The Prospector

The War on Plastic

Photo by Horia Varlan

Photo by Horia Varlan

Aubrey Tanner, Art Editor

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The impacts of plastic affect the environment poorly, so it’s no surprise that parks and other establishments are no longer using plastic straws. Plastic straws have been around for a very long time; they first became prevalent in about the 1950’s. Now, we are trying to figure out ways to cut down on plastic straws that cause harm to the environment. According to Ben Chapman with Independent, a news source in the U.K. “Plastic straws which are thought to take up to 500 years to decompose” With plastic straws taking many years to decompose it’s no wonder companies are now switching to other alternatives.

According to the National Parks Service, “Americans use 500 Million drinking straws everyday.” This averages to about two straws per person per day. In order to help the environment, The National Parks are banning plastic straws from these locations: Crater Lake, Death Valley, Glacier, Zion, Yellowstone, and Mount Rushmore.

Pollution is a colossal problem. With plastic taking forever to degrade and being used so often, it’s no marvel that huge companies are getting rid of plastic straws. According to Abha Bhattarai with the Washington Post, “Starbucks, which doles out more than 1 billion straws a year, says it will phase out single-use plastic straws from its stores by 2020.” But how do they plan to accomplish this? According to Bhattarai, “At Starbucks, executives said the efforts are part of a $10 million plan to develop cups and lids that are fully recyclable and compostable.”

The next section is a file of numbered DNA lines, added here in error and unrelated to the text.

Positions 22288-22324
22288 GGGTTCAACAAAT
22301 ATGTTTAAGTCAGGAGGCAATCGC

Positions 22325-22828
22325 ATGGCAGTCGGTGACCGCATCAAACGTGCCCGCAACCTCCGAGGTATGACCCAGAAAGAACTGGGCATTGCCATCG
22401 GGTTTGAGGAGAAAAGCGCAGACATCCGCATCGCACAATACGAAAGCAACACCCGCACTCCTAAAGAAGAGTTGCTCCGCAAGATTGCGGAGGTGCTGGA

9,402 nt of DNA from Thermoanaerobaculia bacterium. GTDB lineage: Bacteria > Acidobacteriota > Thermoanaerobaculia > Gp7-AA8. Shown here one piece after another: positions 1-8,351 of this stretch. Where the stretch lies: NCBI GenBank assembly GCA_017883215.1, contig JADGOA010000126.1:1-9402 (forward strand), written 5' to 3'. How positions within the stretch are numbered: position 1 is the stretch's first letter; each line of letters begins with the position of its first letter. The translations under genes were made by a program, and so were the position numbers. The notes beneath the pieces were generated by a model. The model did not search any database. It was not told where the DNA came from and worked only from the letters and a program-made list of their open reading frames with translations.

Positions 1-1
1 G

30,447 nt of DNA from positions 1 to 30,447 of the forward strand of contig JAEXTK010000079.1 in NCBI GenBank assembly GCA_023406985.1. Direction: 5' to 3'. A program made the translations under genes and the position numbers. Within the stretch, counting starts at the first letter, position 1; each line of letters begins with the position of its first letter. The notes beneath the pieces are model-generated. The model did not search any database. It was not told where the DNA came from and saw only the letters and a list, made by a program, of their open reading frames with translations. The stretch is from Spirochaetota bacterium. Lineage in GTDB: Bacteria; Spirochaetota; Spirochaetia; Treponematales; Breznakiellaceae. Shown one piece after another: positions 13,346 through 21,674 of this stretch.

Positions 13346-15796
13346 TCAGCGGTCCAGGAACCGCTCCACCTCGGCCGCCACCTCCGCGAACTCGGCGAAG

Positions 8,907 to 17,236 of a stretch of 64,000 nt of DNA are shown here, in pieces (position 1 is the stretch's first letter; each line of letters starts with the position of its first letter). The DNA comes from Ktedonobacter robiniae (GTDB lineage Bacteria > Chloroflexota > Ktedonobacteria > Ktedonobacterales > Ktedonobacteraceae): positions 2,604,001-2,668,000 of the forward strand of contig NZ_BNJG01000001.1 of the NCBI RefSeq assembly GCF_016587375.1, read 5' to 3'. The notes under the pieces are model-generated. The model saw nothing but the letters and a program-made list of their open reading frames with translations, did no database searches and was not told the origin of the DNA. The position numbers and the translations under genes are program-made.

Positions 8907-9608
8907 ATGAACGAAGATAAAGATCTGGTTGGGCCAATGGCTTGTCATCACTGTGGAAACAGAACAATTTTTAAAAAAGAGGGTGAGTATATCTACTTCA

Starbucks is not the only major company getting rid of plastic drinking straws in an effort to help with pollution. By 2019, Disneyland plans to get rid of their plastic straws. According to Genevieve Shaw Brown, A travel and Lifestyle expert, with ABC news, “The Walt Disney Company is set to eliminate single-use plastic straws and plastic stirrers at all its owned and operated locations across the globe by mid-2019 (…) that elimination amounts to a reduction of more than 175 million straws and 13 million stirrers annually,” the company said.

Some other corporations planning to get rid of straws are Hyatt, Hilton, American Airlines, and Alaska Airlines. Other companies are switching to biodegradable straws to help combat pollution, while others, such as Starbucks, are making lids that you can drink out of. With these plans for companies to get rid of plastic straws, companies are hopeful that the battle against pollution will make much better headway.

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The War on Plastic